Jamie Reed will step down as MP for Copeland when he takes up his new position at Sellafield on February 1st 2017. Mr Reed is taking on the role of Head of Development and Community Relations, where he will report directly to Chief Executive Paul Foster.
But when can we expect a by-election? Below is the timetable of events when an MP resigns.
Reasons for by-elections:
A seat becomes vacant during the lifetime of a Parliament either when an MP resigns from Parliament, for example to take up a job which by law cannot be done by an MP, or because an MP has died. The law also allows a seat to be declared vacant because of a Member's bankruptcy, mental illness or conviction for a serious criminal offence.
A by-election does not automatically take place if an MP changes political party.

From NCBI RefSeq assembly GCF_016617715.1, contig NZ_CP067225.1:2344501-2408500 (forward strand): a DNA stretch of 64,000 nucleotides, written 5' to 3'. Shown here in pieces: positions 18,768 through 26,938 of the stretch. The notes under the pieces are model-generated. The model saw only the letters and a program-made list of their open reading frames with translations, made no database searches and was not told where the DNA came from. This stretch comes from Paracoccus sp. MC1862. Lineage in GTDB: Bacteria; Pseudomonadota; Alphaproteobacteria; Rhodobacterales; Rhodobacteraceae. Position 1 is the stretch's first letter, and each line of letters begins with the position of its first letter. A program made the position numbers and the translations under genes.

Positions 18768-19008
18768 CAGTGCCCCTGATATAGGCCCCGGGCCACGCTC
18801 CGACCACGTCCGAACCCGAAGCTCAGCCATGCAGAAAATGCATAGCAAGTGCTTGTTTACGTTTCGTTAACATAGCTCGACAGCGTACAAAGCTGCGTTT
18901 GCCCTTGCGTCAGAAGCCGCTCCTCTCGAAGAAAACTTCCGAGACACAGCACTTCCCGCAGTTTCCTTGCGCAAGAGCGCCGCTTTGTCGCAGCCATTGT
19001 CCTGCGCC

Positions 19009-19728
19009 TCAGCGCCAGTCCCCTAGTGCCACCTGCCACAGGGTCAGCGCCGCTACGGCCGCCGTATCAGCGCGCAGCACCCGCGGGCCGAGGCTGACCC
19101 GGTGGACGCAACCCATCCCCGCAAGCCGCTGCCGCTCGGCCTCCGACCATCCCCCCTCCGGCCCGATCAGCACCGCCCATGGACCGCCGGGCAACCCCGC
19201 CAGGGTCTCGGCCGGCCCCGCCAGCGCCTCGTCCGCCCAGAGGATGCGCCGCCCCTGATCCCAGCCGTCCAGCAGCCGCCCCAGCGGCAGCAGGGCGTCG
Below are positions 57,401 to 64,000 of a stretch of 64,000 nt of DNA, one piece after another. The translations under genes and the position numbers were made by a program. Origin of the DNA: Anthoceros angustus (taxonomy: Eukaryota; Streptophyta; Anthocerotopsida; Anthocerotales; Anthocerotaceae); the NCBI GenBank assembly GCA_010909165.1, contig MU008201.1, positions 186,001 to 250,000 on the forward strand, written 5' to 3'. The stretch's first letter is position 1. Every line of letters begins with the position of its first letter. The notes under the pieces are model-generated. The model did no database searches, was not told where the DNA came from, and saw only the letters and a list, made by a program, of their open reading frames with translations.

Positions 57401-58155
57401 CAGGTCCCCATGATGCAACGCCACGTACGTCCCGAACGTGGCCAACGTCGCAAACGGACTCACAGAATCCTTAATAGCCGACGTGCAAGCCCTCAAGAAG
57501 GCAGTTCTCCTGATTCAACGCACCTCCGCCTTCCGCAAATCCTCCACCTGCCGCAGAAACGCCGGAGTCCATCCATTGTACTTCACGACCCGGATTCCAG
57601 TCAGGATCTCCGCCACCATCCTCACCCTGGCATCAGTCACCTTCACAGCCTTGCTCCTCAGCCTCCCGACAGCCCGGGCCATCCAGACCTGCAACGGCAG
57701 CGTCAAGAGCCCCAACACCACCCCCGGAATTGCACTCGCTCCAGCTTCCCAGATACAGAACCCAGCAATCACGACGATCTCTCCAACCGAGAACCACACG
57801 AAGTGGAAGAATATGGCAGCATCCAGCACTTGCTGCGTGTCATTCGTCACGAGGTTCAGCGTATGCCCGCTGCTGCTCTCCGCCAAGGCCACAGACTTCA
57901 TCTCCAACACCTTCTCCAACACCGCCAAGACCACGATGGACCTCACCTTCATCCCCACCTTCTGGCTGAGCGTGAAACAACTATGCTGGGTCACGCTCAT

Until a new MP is elected, constituency matters are handled by an MP of the same party in a neighbouring constituency.
'Moving the Writ'
Traditionally the Chief Whip of the political party whose MP held the vacant seat will begin the procedure for a by-election. This is known as 'moving the Writ' and takes the form of a motion in the House of Commons.
A new Writ is moved within three months of the vacancy occurring. There have been a few instances of seats remaining vacant longer than six months before a by-election was called. Seats have also been left vacant towards the end of a Parliament to be filled at the general election.
If there are several vacant seats then a number of by-elections can take place on the same day.
The Conservative MP for Carlisle, John Stevenson, says he hopes that Jamie Reed's replacement will be somebody who is pro-nuclear.
Mr Stevenson said he was sorry to hear of Jamie's resignation after working together on many cross-party campaigns.
He said that it's important for the new Copeland MP to understand the importance of Sellafield and NuGen.
Jamie Reed insists his decision to step down as Copeland MP was not down to Jeremy Corbyn. Speculation into his replacement is now underway.Read the full story ›